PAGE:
2. Add fusion media to wells: 10ml per 100-mm dish, 2ml/well per 6-well plate, and 1 ml/well per 12- well and 24-well plates.
  3. Culture at 37°C, 5% CO2.
  4. Change media every 48 h.
  5. Fusion/differentiation is complete by 96 h.

The technique just described has been modified primarily to investigate the metabolic characteristics of human muscle cells. The system has been employed to study insulin action on glucose uptake and glycogen synthesis, fatty acid uptake and oxidation, insulin signaling, and regulation of gene expression. Other investigators have employed different techniques for the culture of human muscle cells; however, the focuses of those investigations were not on hormone action or metabolic activities (Rando and Blau, 1994; Webster and Blau, 1981), which is why the types of media employed differ from those described in this article. The major differences from the procedure described here are that growth media include Hams F-10 with 0.5% chick embryo extract and 20% fetal calf or horse serum. Furthermore, fusion media contain Dulbecco's modified Eagle's media with 2% horse serum. It is uncertain how the constituents of these other media would differ in their impact on human skeletal muscle metabolism when compared to the defined SKGM and fusion media described in this article. In the system described here, cells are passed only a single time before terminal differentiation and are not maintained over multiple passages. Our experience is that both the extent of differentiation (percentage multinucleated cells) and the insulin responsiveness for metabolic events are diminished in a passagedependent manner. Other investigators have maintained cultures from a single subject for a greater number of passages (as high as 15) (Halse et al., 1998).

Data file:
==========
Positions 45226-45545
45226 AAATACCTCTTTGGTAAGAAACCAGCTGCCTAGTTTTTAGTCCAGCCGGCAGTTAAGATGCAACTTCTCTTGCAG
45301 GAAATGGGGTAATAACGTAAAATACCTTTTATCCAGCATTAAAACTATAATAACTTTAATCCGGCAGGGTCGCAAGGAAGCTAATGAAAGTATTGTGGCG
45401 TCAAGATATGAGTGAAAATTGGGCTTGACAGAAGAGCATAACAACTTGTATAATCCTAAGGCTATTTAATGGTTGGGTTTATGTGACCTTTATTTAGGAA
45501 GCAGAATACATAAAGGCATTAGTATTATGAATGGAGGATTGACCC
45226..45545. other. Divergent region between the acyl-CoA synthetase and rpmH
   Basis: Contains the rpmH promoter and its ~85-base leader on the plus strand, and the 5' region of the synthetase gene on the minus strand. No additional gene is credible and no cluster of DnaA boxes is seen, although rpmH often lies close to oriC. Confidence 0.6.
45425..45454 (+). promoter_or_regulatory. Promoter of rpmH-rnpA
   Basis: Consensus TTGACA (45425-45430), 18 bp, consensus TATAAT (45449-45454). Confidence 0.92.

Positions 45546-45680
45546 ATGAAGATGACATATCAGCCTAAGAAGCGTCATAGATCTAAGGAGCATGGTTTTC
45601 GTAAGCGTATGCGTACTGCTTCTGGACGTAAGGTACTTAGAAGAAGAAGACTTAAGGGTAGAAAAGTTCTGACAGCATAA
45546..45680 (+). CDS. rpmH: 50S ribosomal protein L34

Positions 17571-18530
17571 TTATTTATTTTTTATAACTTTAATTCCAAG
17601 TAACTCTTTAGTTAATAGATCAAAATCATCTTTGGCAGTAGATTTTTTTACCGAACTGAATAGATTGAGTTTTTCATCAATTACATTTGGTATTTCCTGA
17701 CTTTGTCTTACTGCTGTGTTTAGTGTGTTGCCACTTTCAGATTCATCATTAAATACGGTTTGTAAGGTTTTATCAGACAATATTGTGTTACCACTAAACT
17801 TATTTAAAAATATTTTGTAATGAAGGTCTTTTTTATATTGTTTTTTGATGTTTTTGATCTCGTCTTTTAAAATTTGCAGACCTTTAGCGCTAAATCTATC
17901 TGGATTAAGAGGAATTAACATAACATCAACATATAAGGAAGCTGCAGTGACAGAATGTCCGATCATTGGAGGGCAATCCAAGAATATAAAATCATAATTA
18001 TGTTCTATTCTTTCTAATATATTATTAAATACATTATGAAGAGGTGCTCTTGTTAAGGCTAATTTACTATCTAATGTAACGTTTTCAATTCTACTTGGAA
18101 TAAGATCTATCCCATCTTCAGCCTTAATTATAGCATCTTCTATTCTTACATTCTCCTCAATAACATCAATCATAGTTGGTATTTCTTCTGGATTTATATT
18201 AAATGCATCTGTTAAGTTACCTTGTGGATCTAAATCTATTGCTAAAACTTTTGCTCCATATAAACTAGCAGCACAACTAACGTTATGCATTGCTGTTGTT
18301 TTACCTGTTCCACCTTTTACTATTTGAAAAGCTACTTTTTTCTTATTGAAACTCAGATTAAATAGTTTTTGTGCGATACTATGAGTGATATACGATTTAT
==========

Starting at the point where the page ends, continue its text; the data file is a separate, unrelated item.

1. It is critical to use sterile technique to avoid cell contamination. Bacteria or fungal contamination can lead to altered metabolic activity of the muscle cells.
  2. Omit insulin from the SKBM if planning to investigate the effect of insulin on muscle cultures. If the insulin bullet is added, the final concentration (-30µM) is high enough to produce a state of insulin resistance.
  3. To avoid excessive cell damage from the trypsin, do not overincubate with ATV.
  4. Change media every 48 h to avoid exhaustion of growth factors and glucose. This can alter the metabolic activity of the muscle culture.
  5. Treatment of cells can be performed either during the fusion/differentiation period or at completion. If treatment is done during differentiation, then the extent of differentiation must be monitored for each new manipulation. This can be done with careful checking of differentiation by following muscle markers mentioned in Table I.
  6. It is important to pass the cells at 60-70% confluency. Beyond that point spontaneous fusion may begin in adjacent cells, reducing subsequent proliferation.
  7. If the fusion media and SKBM are used more than 10 days after assembly, it will be necessary to supplement media with additional glutamine.